• 16 February 2024 at 10:57pm
    Nick Lee says:
    That was me 18 months ago. My phone company told me they would no longer support my phone so I was bumped onto the cheapest smart phone I could find. Good job, because shortly after, my employer made access to all the software and database I need to do my job accessible only through a smartphone enabled security process. Now I notice I get stuck on phone - news, lrb etc - and feel the relief when I read off screen - a book or paper. Social media hasn't got me though. Still stalling my boys requests for a phone of his own.

  • 17 February 2024 at 2:03pm
    Deirdre O'Sullivan says:
    I am even more of a Luddite than the author of this amusingly defiant article, as I don't even own a basic mobile phone, but use my trusty old landline instead. If people want to contact me, then leave a message on the landline, and I will call you back at my leisure. I don't need callers urgently buzzing in my pocket. We are right not to follow the herd - because it's becoming very obvious, that the herd has lost its way. Luddites unite! But I can't help wondering, does the Luddite Society have a website?!

    • 20 February 2024 at 8:51pm
      ali almaadeed says: @ Deirdre O'Sullivan
      Ah, you think you've gone back to the basics with your landline, do you? That's luxury, that is! In my day, we didn't have any of these fancy landlines. If we wanted to talk to someone, we'd have to write a letter, walk ten miles through the sleet to the nearest post box, and then wait six months for a reply, which usually never came because the local fox had a penchant for paper.

      And you talk about your trusty old landline like it's some badge of honour. We used to dream of having a landline! My family communicated by smoke signals. And if it were raining, well, you just had to wait for the clouds to clear, didn't you? No instant gratification for us. No, sir.

      But you're right about not following the herd. The herd? They had it easy, following each other around. We didn't have a herd. We had to navigate using the stars, which we could only see if it wasn’t cloudy, and given our luck, it always was.

      And as for the Luddite Society having a website, that's the height of luxury! A ‘website’, he says! In my day, if you wanted to join a society, you had to carve your application into a stone tablet and heave it up the highest mountain where the society's elder might, just might, find it before the century was out.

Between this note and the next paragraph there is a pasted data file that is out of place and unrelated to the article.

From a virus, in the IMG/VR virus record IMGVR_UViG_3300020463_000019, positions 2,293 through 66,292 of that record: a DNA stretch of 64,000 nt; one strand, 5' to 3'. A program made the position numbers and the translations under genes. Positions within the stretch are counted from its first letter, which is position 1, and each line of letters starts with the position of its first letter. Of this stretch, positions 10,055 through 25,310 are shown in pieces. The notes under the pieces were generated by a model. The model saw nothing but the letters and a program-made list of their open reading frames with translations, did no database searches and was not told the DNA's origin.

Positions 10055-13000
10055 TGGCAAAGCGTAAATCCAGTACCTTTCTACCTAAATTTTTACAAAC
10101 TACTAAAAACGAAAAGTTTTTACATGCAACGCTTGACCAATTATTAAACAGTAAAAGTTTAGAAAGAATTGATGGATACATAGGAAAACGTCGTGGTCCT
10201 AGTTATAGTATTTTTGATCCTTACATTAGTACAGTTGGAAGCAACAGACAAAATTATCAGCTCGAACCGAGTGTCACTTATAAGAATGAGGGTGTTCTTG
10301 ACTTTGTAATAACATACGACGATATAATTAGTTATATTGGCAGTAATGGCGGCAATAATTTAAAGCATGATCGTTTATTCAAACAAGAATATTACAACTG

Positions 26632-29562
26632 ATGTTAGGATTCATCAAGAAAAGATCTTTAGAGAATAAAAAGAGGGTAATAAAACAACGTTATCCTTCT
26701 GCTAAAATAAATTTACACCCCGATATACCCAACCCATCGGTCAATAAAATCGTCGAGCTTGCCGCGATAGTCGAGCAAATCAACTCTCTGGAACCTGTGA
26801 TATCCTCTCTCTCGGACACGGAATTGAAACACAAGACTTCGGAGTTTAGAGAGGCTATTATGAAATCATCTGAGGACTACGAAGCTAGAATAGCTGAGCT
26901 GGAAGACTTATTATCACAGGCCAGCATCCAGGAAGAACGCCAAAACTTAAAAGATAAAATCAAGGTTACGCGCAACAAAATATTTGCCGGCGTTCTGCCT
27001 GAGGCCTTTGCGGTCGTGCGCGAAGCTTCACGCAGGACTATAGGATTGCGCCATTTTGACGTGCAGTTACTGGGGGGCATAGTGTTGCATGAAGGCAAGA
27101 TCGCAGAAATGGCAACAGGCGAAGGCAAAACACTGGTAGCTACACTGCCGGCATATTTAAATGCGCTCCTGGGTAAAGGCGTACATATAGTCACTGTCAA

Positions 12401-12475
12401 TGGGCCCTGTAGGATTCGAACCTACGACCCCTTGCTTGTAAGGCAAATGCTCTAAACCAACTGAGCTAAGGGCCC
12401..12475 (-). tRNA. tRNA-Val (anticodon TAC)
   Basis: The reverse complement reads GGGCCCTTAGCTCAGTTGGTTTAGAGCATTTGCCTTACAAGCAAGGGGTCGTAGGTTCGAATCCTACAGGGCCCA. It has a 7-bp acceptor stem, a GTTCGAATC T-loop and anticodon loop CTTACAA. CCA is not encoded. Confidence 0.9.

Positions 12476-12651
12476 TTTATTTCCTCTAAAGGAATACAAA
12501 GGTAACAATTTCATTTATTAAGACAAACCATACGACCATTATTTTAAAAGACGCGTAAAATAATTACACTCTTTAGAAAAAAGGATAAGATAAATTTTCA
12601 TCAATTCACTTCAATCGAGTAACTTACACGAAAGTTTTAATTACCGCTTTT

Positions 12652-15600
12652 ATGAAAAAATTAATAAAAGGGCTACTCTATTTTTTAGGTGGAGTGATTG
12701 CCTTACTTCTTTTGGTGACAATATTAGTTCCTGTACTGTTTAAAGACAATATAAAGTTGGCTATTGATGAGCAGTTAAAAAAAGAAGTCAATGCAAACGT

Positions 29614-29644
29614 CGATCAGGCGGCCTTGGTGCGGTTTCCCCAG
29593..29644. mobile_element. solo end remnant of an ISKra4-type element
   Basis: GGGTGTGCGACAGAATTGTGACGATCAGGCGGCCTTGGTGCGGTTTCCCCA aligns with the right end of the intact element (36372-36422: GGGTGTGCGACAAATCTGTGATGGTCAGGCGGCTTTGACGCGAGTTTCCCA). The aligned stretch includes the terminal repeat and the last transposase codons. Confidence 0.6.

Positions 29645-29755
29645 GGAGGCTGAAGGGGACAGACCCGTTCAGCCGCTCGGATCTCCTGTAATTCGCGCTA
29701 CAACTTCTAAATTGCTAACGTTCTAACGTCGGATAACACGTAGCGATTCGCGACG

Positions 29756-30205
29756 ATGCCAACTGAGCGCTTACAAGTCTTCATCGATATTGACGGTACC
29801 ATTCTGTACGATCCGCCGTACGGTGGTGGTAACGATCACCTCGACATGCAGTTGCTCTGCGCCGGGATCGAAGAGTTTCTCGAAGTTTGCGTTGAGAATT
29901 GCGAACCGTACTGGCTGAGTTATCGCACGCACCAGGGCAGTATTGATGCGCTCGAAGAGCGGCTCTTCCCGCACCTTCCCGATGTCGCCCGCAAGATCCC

So, you keep your landline and your quaint notions of communication. I'll be here, shouting into the void, hoping the echoes teach the birds my message so they might, on the off chance, fly past someone I know. Ah, those were the days, real simplicity, real isolation. You modern Luddites don’t know how easy you've got it!

    • 20 February 2024 at 10:18pm
      Nick Lee says: @ ali almaadeed
      That's funny Ali ! Here I am, in the void, shouting my head off :-)

  • 17 February 2024 at 7:36pm
    Podge says:
    Thank you. Another Luddite here. I've used an old brick for many years (with a landline at home). When my carrier ($10 a month) gave up on 3G, I found I was able to turn a smart phone into a "dumb" phone by turning off everything except phone calls and texts.

  • 18 February 2024 at 6:36pm
    Kelly Winsa says:
    I have an alcatel which my friend just told me no longer exists. Its memory is almost full, the power drains even when it's off. I use it to get the codes for online purchases. That's about it.
    I write young adult novels and my main character doesn't have one either. Her mom won't let her get one, or a bra.
    I used to tell my kid, when he said, mom, I'm bored, 'That's great. Go make something. Boredom is where creativity comes from.'
    On the judgemental side, I am tired of watching parents sit with their phones and ignore their kids. It's really weird. What happened to, 'they grow up really quick?"

  • 18 February 2024 at 10:04pm
    Dr Paul says:
    'I am even more of a Luddite than the author of this amusingly defiant article, as I don't even own a basic mobile phone, but use my trusty old landline instead. ' -- Same as me! It's a bit of an inconvenience once in a while, but I've never bothered with a mobile telephone. I sometimes think about getting one, a very basic one to use in emergencies, but I haven't a clue how to go about it.

  • 19 February 2024 at 7:00pm
    Douglas Brooks says:
    I live just like the author except I don't have any kind of portable phone but I do use Instagram to advertise my work as a boatbuilder. I agree completely that I might not be able to resist the seduction of always looking at a smart phone and consider that good enough reason not to have one, a stance that is constantly reinforced watching the bad, rude, and sometimes dangerous behavior of those that do. Whenever anyone expresses surprise (or horror) that I don't have a smartphone, I think back to what Moses said to me. He was an Amish sawyer and I was working at his mill. Two log truck drivers came into the mill building after dropping off loads and while warming themselves by the wood stove started arguing about a particularly stupid-sounding reality TV show. Moses continued working quietly while they argued. When they finally left he turned toward me and muttered, "I'm sure glad I don't have that problem." I always think of his words when someone tries to argue why I should have a phone. That was twenty-five years ago. An Amish community I know hires a non-Amish person to drive around to all the Amish businesses one day a week and let them use his phone. Don't own, just borrow, and I have found in a very few situations that complete strangers were happy to let me borrow their phones.

  • 21 February 2024 at 5:10pm
    Timothy Barnard says:
    The author doesn't mention that she is on Twitter. I'd rather have eight mobile phones ringing simultaneously in my pockets and bags at the doctor's office than go anywhere near Twitter.